Randhir Singh, J.
1. This is a defendant's first appeal arising out of a suit for a declaration that the plaintiff continued to be in the service of the defendant and for arrears of salary. The claim for declaration of the plaintiff's continuance in service was, however, given up subsequently taut the claim for arrears was followed up.
2. The facts of the case briefly are that the plaintiff was a sub-inspector of police in the employ of the defendant-appellant; he was suspended pending enquiry into certain charges by an order dated 13-4-1942, and was, ultimately dismissed by an order dated 30-10-1943. The plaintiff then filed a departmental appeal and as a result of that appeal the order of dismissal was set aside on 18-10-1946.
3. The suit which has given rise to the present appeal was, however, instituted on 8-10-1946, for a declaration that the order of dismissal, which had not till then been set aside in appeal, was invalid and void and for recovery of arrears of salary. The suit for declaration became in-fructuous as the order of dismissal was set aside during the pendency of the suit. The plaintiff claimed salary at the rates given in the plaint along with station allowance and dearness allowance.
4. The suit was contested by the defendant on various grounds. It was contended that the plaintiff was not entitled to his full salary inasmuch as he was under suspension from 13-4-1942, till 30-10-1943, when he was dismissed and that this order of suspension was revived when the order of dismissal was set aside in appeal on 13-10-1946. In effect it was pleaded that the plaintiff had all along been under suspension and was entitled only to subsistence allowance which he had already received.
5. The lower Court found that the plaintiff was entitled to his salary from 13-4-1942, up to 17-10-1946, when his dismissal was set aside, as the plaintiff could not be deprived of his salary during the period of suspension after he had been reinstated. The claim was ultimately decreed for the recovery of Rs. 6,028/5/- with proportionate costs. The defendant has now come up in appeal.
6. The short point involved in this appeal is if the plaintiff should be deemed to be under suspension after the order of dismissal was pass-ed on 30-10-1943, till he was ordered to be reinstated on 18-10-4946. The leiarned counsel for the respondent has conceded that the plaintiff does not now claim any salary for the period when he was under suspension up to the 30-10-1943.
In view of this statement made by the learned counsel for the respondent it is not necessary to decide whether the plaintiff was or was not entitled to his full salary for the period during which he was under suspension pending an enquiry and before his dismissal.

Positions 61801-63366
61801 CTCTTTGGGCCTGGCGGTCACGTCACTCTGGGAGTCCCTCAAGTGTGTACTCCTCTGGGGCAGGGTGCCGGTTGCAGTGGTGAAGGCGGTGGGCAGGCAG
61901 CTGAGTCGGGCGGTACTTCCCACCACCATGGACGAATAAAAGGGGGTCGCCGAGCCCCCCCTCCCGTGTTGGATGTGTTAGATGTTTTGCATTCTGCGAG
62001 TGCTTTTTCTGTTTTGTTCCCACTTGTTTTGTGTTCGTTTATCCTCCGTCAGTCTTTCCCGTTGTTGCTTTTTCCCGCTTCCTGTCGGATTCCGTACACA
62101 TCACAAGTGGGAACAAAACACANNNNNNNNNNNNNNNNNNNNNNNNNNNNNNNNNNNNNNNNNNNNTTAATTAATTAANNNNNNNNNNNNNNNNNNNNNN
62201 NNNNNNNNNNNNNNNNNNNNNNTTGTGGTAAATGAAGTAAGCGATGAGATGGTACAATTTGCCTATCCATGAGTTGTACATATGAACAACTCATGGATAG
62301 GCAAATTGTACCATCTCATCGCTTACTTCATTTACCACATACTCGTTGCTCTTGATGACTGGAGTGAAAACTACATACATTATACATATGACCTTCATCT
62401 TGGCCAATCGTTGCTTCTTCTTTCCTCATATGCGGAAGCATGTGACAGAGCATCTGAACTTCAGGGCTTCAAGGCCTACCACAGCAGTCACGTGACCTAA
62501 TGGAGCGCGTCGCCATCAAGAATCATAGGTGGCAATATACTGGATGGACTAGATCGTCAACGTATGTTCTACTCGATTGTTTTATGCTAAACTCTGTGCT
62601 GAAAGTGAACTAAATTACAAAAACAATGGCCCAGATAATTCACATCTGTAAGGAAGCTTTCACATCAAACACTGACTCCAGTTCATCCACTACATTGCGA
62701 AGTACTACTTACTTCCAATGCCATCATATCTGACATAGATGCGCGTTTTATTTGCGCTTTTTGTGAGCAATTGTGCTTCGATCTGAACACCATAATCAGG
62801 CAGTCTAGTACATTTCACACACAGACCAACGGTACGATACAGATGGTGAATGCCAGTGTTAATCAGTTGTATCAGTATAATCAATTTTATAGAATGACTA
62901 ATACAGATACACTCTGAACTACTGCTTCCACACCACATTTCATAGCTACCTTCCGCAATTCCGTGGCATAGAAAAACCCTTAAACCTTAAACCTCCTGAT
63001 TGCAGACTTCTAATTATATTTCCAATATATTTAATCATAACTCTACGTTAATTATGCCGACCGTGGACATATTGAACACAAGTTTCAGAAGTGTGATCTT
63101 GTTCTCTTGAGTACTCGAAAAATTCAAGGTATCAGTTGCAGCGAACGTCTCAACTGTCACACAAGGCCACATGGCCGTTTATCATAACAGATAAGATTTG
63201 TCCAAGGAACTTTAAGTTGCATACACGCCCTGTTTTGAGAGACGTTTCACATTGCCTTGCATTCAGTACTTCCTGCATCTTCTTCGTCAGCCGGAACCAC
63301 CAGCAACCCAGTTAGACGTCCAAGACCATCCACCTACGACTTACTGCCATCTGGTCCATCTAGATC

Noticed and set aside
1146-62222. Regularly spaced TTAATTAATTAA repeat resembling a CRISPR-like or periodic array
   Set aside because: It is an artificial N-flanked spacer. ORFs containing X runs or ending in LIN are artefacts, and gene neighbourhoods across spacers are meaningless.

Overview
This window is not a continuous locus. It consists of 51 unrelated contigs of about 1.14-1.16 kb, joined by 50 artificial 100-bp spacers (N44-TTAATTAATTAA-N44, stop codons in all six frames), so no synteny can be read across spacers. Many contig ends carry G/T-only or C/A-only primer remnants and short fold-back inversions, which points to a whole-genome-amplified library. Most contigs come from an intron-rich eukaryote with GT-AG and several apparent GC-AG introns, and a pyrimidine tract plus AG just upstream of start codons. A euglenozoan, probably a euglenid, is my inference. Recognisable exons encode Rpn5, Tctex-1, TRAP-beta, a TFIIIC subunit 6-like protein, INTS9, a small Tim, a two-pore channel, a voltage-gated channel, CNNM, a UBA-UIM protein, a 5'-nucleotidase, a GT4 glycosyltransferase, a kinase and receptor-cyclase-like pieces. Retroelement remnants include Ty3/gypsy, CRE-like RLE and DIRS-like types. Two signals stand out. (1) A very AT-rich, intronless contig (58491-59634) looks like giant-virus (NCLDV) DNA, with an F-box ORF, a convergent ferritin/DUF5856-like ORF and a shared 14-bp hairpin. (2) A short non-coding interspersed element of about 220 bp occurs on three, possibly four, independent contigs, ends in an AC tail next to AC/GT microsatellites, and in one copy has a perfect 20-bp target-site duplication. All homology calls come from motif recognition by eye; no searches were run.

7. The order of dismissal of the plaintiff was passed on 30-10-1943, and it is contended on behalf of the respondent that the order of dismissal passed on 30-10-1943, terminated the order of suspension which had been passed earlier on 13-4-1942, and could not be revived by any subsequent order passed at the time of the re-in-statement on 18-10-1946.
The learned counsel for the appellant, on the other hand, has argued that the dismissal having been set aside in a departmental appeal on 18-10-1946, the 'status quo' was restored and the order of suspension which operated before the order of dismissal was passed became operative when the order of dismissal was set aside.
Two points now arise for consideration out of these arguments. Firstly, it has to be seen whether the order of reinstatement passed on 18-10- 1946, contained any direction for the revival of the order of suspension which came to an end when the order of dismissal was passed on 30-10-1943. Secondly, even if such an order reviving the suspension was made, whether it was open to the defendant to pass an order reviving a sus-pension retrospectively.
The order dated 18-10-1946, has been filed. It was signed by the Inspector General of Police and bears the date, 18-10-1946. The relevant part of the order reads as follows :
'You will, therefore, be considered as reinstated under suspension pending further proceedings and you should report to S.P. Shahjahanpur without delay. During the period, of suspension you will receive subsistance allowance at Rs. 20/-p.m. which is equivalent to one-fourth of your pay at the time you were originally placed under suspension'.
A perusal of these words clearly shows that it was the intention of the Inspector General of Police to place the plaintiff under suspension once again as soon as he was reinstated. There are no words in this order to indicate that the order of suspension passed originally in 1942 was revived. If that had been the intention, it was not necessary to indicate the subsistence allowance which the plaintiff was to get during the period of suspension, as this subsistence allowance had already been fixed in the order of suspension passed on 13-4-1912,